In silico predictions were made using the software PASS (Prediction of Activity Spectra of Substances). The predicted values were presented through its probability to be active (Pa) or inactive (Pi) data. Among the steroids obtained, cholest-8-en-3-ol and cholest-4-en-3-one showed activity against stomach adenocarcinoma and gastric carcinoma cells (Figure 3). Stigma sterols showed activity against stomach adenocarcinoma cells, gastric carcinoma cells, lung carcinoma cells and gastric epithelial carcinoma cells and their respective Pa values were presented in figure 3. Steroids in this study were mainly regarded as hypolipidemic, respiratory analeptic, anti-infertility in females, antieczematic, antipruritic, dermatologie and prostate disorders treatment agents (Table 2). Cholest-8-en-3-ol is found to exhibit all the above said activities. Stigma sterol did not exhibit a wider range of activities, but it showed the uncommon activities such as anti-psoriatic and cancer chemo preventive activities. The p-values ranging from 0.8 to 0.9 are expected to have high activity and values from 0.7 to 0.79 are considered as unlikely to cover some positive biological activity. The p-values <0.7 reflect certain biological activity.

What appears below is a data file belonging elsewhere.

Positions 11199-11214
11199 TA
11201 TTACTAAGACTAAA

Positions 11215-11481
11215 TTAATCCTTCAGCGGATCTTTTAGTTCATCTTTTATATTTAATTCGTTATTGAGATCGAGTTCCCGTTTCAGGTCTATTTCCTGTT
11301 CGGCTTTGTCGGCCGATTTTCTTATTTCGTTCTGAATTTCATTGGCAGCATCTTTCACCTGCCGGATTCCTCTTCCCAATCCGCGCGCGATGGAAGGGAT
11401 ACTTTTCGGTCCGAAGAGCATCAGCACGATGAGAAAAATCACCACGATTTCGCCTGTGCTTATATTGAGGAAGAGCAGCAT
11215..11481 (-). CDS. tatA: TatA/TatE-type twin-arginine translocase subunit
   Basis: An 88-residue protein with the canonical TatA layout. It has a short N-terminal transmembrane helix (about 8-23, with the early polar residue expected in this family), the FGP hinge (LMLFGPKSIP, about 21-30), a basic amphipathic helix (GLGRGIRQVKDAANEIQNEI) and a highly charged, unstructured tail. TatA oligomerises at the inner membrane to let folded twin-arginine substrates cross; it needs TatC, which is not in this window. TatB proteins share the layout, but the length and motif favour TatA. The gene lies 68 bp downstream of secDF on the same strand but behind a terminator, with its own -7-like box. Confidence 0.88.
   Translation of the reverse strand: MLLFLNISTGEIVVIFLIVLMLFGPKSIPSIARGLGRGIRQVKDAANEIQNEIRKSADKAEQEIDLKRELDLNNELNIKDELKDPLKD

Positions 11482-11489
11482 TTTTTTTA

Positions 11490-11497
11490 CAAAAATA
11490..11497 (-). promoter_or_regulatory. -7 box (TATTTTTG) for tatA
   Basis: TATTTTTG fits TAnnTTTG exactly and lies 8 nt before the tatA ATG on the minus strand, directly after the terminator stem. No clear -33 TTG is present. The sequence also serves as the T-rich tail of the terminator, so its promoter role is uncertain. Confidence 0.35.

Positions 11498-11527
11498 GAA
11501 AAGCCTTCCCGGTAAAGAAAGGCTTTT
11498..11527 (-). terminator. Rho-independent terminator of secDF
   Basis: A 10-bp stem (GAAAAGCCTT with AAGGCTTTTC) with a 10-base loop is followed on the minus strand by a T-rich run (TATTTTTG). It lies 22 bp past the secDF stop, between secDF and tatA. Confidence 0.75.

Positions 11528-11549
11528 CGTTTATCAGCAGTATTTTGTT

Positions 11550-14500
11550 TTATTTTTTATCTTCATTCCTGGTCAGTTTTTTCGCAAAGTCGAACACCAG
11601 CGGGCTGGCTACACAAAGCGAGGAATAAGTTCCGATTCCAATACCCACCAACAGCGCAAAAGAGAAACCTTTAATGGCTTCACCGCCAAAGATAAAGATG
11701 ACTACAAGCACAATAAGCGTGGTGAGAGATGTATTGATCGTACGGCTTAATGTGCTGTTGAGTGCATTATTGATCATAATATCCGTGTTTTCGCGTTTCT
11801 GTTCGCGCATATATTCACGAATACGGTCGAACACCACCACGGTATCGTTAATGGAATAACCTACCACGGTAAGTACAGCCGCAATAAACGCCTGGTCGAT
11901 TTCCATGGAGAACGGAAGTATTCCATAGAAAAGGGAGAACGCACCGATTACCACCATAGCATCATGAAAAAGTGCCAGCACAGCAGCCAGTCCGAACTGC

This is the first time reporting the four steroids viz, cholesterol, cholest-8-en-3-ol, cholest-4-en-3-one and stigma sterol from the gastropod, T. telescopium. This study is in good agreement with the previous reports on sterols in adult cephalopods and gastropods (20,22). Cholesterol was the major sterol in the soft tissue of T. curta, marine gastropod from Neendakara estuary (23). Generally, several gastropod species have been shown to possess the ability for de novo synthesis of cholesterol. Previous reports on gastropods show that they are capable of dealkylating some phytosterols to cholesterol (5). It is possible that most gastropods do not require a dietary source of cholesterol for growth (5). Earlier reports on gastropods collected from Illawarra Coast, Australia show maximum abundance for cholesterol and other sterols were found in very low concentrations (22). As stated by Bergmann W et al and Benkendorff K et al (20,22), cholesterol is the only sterol found in cephalopods. Numerous other sterols were detected in the gastropod spawn but in such small quantities that most remain unidentified.